For bears and other predators, being food-conditioned, or actively seeking human food, is basically a death sentence. All bear-loving humans know: A fed bear is a dead bear.
A few years ago, the story of a BC grizzly bear photographed looking into a camera made the news and went viral.
While the grizzly bear was most certainly habituated to some degree, he was not believed to be food-conditioned based on his actions. With his subject of interest being a camera, there was no obvious connection to food.
Cinnamon, also undoubtedly habituated, appeared to be begging, making myself, Dianne and Art, and a number of others we shared the experience with believe she had been fed from a car window and was now actively seeking handouts.
Perhaps we were all wrong.
Maybe Cinnamon was just being intensely curious, as bears are known to be. Becoming aware of such a beautiful possibility transformed how I was feeling. I moved from despair to hope.
When I imagine Cinnamon dying, I feel absolutely horrible about the circumstances of our world today. There is so much wrong with us humans, so many ways animals suffer because of our selfish and destructive actions.
When I imagine Cinnamon as a healthy bear thriving in her environment, I feel intense joy and appreciation. Sure, there is a lot of suffering, but the majority of habituated bears living in close quarters with humans have successfully adapted to our presence.
It is difficult to think beyond our default assumptions about the way this world works, especially in the volatile state we are living in today. It is perfectly natural to feel anxious and sad.
If is also perfectly natural to believe in the possibilities which lay beyond our default beliefs, in large part shaped by history, society and culture. For now, I choose to view Cinnamon’s behaviour as a beautiful expression of the grace of animals.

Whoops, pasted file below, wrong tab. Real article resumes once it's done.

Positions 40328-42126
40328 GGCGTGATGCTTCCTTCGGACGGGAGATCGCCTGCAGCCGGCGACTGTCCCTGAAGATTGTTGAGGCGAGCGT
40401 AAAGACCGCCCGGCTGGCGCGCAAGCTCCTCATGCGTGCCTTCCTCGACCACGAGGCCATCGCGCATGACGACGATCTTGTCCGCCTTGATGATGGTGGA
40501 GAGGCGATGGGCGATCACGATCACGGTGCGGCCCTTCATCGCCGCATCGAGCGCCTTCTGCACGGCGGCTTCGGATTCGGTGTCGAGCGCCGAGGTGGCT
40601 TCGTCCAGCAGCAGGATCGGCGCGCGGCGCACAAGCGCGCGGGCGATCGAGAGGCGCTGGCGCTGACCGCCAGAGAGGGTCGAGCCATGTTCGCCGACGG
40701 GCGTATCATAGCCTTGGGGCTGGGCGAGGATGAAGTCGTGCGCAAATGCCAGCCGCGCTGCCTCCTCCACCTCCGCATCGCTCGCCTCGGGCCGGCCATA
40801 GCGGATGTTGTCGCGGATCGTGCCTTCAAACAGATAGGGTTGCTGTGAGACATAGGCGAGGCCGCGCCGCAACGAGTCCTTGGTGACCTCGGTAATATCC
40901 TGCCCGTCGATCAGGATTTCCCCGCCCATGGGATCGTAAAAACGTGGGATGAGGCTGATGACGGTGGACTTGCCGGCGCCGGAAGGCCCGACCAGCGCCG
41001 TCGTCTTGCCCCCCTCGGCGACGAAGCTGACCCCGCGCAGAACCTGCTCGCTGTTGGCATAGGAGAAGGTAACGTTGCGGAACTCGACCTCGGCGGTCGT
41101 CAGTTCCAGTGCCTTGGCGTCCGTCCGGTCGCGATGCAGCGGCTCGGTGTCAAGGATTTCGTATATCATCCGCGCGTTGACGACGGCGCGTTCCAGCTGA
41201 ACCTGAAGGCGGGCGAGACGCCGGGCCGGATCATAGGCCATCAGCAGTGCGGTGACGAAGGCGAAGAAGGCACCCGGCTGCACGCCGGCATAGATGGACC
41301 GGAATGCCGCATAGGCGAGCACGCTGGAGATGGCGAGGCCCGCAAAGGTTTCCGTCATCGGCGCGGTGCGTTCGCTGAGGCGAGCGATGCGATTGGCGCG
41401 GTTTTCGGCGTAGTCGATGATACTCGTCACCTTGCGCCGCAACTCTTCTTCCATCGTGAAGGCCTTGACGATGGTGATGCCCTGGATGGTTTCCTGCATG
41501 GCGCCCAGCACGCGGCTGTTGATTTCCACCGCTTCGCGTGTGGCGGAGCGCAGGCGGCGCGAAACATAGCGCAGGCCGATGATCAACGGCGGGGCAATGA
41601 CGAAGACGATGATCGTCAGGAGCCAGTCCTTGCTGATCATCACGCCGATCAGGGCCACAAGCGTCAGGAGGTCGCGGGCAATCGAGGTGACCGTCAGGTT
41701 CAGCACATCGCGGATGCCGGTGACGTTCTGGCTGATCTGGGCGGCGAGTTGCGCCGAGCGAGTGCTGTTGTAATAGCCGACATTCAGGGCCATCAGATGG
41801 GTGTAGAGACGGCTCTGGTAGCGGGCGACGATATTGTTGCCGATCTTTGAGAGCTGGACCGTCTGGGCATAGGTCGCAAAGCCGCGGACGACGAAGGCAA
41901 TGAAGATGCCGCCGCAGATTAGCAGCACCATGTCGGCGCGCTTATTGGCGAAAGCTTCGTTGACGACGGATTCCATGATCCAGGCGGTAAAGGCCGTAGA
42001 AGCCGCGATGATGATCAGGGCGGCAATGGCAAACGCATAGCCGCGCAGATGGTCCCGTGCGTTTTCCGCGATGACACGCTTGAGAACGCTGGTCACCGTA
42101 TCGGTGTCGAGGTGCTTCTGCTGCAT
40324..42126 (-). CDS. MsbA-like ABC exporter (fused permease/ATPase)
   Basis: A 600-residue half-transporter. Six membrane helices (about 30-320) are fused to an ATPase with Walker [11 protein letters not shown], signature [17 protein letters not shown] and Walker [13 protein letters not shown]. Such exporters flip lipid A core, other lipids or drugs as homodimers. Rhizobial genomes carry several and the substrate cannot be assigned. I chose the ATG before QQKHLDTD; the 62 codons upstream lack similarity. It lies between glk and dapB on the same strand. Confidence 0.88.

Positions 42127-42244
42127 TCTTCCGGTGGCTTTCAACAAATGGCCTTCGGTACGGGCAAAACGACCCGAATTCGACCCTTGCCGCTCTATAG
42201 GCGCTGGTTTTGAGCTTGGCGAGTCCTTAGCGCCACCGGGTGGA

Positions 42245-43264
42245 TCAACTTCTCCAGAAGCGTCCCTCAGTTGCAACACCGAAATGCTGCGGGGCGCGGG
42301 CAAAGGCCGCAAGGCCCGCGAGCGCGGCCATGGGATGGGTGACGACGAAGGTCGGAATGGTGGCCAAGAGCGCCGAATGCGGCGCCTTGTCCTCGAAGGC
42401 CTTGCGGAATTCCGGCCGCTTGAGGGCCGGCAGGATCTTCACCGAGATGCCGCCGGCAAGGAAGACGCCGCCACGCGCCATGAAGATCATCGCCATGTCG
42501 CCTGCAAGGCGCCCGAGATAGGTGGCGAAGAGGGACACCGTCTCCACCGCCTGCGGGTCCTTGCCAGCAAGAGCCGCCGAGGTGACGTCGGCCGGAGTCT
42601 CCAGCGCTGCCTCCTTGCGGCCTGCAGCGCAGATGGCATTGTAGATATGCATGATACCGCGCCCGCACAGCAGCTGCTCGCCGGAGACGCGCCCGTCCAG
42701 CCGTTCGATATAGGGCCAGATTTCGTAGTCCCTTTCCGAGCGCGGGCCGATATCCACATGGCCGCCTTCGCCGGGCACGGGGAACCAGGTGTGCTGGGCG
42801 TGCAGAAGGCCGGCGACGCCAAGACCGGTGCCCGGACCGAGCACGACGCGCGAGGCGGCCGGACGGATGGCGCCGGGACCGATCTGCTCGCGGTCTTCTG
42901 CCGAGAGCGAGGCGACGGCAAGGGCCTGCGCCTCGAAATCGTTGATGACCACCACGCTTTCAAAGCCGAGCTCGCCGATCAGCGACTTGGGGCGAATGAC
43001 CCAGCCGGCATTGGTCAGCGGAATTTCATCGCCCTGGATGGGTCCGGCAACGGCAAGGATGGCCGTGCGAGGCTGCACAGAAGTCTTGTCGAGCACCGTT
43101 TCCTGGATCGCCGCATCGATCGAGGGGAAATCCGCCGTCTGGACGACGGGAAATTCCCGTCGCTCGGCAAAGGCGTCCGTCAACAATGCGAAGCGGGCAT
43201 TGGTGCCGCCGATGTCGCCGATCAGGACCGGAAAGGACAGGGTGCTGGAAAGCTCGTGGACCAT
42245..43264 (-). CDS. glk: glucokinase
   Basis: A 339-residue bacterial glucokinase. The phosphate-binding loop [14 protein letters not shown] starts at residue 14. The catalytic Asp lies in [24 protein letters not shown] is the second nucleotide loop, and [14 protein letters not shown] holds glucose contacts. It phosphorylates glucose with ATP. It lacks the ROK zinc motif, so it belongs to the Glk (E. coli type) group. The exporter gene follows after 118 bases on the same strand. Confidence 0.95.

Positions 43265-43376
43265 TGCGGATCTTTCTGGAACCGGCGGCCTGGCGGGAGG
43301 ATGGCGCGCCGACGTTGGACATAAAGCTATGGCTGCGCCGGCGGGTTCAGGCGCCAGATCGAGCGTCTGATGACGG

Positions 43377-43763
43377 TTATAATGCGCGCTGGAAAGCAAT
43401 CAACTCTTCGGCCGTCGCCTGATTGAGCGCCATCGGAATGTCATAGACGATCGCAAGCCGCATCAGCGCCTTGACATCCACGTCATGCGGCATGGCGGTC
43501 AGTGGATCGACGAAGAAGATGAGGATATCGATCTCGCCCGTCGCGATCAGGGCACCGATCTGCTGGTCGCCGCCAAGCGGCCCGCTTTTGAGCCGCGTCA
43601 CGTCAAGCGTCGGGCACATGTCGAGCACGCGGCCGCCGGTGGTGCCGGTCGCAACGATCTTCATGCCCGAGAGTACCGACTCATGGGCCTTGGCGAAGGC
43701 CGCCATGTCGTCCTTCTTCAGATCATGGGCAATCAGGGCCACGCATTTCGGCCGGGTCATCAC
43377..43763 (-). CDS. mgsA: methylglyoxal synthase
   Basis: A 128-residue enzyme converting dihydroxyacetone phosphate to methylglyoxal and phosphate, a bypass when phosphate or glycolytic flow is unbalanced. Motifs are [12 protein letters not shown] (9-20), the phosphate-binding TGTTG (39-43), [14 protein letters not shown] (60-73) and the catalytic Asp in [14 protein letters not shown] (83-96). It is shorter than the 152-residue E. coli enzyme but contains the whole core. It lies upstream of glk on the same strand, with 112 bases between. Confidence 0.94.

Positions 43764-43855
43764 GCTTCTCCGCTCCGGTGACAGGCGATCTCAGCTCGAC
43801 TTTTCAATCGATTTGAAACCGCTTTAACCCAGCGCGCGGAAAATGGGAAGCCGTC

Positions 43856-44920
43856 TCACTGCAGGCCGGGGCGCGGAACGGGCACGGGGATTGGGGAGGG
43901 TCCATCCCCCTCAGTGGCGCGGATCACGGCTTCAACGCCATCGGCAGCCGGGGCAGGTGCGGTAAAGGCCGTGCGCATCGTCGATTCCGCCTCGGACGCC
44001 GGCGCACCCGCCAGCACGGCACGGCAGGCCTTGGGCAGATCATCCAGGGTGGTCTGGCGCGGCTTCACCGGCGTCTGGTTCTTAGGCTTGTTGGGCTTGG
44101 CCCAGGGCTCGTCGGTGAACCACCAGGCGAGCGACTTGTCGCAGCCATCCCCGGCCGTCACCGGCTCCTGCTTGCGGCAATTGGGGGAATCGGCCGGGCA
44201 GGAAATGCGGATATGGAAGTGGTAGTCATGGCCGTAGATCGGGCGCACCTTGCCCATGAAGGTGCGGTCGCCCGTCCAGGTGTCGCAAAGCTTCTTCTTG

There is so much magic in this seemingly subtle shift.
For some, it may seem simple-minded and foolish to think Cinnamon approached a vehicle for any reason other than being conditioned to human food. I understand – it can be very uncomfortable, and perhaps even feel counter-productive, to allow ourselves to align with the ‘rightness’ or ‘goodness’ of our world. Society tells us we should always be focused on fighting against what is wrong.
For me, awareness of the broader potential gives me the option of making a conscious choice about where to place my focus. I feel better, more connected and at peace, when I allow myself to imagine a naturally curious bear instead of a fed bear/dead bear. I feel more able to experience and share the beauty of our natural world.
This realization, of course, does not mean I am free of worrying about all of the bad stuff. There is a lot of bad stuff, and I can’t NOT go there. However, when I am able to shift to a place of hope, I am darn sure going to allow myself to go there as often as I can. Hope is powerful.
Until next time, continue loving life and everything wild!